Logging roads have brought a higher incidence of diarrheal disease and new social problems among communities along the Ecuadorian coast, according to a new study by an international research team led by Joseph Eisenberg, assistant professor of epidemiology at the University of Michigan School of Public Health. The new roads connect Ecuadorian villages that previously used only rivers for transport.
The study suggests the importance of considering human costs when assessing the environmental impacts of large development projects. With funding from the National Institutes of Allergy and Infectious Disease, the research team examined diarrheal infections and social networks in 21 villages being connected to a new road network built by the Ecuadorian government at the southern end of the Chocó rainforest, near the Pacific Ocean and the border with Columbia.
The roads bring new people to the villages, and allow the villagers to travel more easily between villages, and also back-and-forth to larger cities. But bacteria, viruses and parasites hitch rides with the newly-mobile people, adding new strains of old bugs to the local environment and increasing infection rates, according to Eisenberg. "If you keep reintroducing strains of a given pathogen, you're increasing the endemic population of pathogens," he said.
The study looked in particular at E. coli bacteria, rotavirus and the protozoan parasite Giardia, finding different infection rates and modes of transmission for each, but the same overall trends: proximity to the road meant higher infection rates. Remote villages were found to have infection rates up to eight times lower than those close to the new road.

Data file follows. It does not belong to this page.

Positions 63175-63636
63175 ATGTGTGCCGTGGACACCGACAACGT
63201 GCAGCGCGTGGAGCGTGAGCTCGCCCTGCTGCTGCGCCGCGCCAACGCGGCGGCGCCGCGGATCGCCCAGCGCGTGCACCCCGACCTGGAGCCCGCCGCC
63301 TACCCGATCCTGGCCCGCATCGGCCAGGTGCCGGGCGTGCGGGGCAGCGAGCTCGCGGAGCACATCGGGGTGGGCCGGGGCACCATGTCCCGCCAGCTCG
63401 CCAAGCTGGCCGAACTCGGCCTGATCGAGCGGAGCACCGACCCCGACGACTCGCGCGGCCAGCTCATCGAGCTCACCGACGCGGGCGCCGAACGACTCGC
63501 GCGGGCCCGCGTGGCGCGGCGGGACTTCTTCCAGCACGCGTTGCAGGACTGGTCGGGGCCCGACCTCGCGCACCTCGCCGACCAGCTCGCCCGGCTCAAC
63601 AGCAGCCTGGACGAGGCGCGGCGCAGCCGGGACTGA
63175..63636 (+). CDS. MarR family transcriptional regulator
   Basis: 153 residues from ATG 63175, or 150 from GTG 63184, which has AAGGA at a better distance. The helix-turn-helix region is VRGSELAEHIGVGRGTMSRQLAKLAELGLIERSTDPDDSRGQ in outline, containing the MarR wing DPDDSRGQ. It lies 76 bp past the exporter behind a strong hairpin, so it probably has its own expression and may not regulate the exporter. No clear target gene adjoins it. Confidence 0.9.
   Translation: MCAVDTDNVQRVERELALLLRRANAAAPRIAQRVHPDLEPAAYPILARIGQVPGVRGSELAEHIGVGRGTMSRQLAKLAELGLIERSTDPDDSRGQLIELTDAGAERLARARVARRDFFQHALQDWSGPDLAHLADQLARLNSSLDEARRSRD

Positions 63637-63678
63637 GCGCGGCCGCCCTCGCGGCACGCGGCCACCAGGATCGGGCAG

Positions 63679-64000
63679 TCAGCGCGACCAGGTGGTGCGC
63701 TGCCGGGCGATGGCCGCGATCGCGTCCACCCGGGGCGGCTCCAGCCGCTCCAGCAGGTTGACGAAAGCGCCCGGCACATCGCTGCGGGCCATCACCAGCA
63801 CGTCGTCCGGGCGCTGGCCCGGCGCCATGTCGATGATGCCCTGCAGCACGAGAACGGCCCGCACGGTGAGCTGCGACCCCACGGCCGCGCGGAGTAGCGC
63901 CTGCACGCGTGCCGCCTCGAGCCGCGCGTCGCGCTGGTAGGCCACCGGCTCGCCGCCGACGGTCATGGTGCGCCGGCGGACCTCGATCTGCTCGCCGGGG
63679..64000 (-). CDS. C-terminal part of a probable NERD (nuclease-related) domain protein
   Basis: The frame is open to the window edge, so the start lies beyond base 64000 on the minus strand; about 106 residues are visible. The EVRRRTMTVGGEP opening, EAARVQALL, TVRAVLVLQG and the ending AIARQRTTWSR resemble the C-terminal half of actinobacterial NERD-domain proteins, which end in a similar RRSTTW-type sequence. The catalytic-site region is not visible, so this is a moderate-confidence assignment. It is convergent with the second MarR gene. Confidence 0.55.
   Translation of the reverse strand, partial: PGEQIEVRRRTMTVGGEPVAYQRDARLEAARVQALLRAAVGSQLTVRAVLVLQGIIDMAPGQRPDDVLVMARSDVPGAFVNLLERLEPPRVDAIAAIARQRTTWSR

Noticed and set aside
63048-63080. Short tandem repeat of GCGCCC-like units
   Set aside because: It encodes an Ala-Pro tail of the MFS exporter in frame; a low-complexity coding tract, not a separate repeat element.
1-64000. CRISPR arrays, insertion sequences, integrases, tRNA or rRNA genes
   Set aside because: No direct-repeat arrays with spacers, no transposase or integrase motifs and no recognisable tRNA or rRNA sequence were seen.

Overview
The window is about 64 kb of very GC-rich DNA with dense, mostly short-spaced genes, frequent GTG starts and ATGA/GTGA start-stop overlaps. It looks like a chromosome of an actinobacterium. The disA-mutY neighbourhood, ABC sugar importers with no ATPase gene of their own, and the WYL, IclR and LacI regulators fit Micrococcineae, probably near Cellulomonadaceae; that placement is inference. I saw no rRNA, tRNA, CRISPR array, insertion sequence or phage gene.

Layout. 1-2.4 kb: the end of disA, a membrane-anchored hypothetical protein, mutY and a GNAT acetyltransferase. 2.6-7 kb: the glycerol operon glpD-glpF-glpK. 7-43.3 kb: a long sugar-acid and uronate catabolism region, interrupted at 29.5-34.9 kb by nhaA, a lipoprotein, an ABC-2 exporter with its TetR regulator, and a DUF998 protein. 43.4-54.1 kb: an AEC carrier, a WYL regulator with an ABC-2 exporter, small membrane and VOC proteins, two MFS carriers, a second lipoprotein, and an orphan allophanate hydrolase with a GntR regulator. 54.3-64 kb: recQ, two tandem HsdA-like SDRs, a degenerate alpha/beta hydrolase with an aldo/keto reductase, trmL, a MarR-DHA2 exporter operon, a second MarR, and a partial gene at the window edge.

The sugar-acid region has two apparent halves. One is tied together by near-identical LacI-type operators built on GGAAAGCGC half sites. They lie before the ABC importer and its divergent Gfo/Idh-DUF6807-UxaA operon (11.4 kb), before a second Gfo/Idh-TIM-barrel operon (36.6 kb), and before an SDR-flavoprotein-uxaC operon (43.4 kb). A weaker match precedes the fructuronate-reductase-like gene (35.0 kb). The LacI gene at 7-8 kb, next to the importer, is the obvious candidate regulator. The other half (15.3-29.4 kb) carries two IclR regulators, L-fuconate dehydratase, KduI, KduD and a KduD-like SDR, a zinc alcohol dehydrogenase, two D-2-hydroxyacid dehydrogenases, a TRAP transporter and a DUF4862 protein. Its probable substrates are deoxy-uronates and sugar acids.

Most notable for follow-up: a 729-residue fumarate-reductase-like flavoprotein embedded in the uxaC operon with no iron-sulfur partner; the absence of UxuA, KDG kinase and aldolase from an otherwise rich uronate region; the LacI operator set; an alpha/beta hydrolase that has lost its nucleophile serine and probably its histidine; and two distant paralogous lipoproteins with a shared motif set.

"The increased diversity and potency of the microbe population apparently offsets the improved health care that also comes with new roads," he said. "When you're thinking about a road, you have to also think about these impacts that will take years to unfold."
The newly busy towns also seemed to experience a breakdown of traditional social structure and supports, leading to poorer sanitation, Eisenberg said. Borbón, the boom town at the hub of the new road network, has grown to more than 1,000 homes and has an ominous "fecal film" on its river.
"When the tide goes down and you look at the river bank, you can see a number of pipes leading from all sorts of buildings," Eisenberg said.
To gather these measures, the team's surveyors visited each village three times over the course of two years. During each 15-day visit, they stopped at every home daily, asking if anyone was sick and collecting stool samples to identify the organism causing the illness.
In addition to tracking the movement and identity of diarrheal diseases, they interviewed all the villagers about their social contacts and built a social network map as a way to measure social cohesion. Social cohesion affects the maintenance of infrastructure, which is relevant to disease transmission, Eisenberg said. "The higher social cohesion is, the cleaner the village," he said.
Numerous studies have linked infectious disease with roads and road construction, including HIV transmission in Uganda and malaria in Peru, but the effects of roads on diarrheal diseases, which are a leading cause of mortality among infants and children under age 5, are relatively unknown.
The study "Environmental change and infectious disease: How new roads affect the transmission of diarrheal pathogens in rural Ecuador" appears in the Proceedings of the National Academy of Sciences the week of Dec. 4. Authors include colleagues from the University of California at Berkeley, Universidad San Francisco de Quito, Ecuador, and Trinity College in Hartford, Conn.
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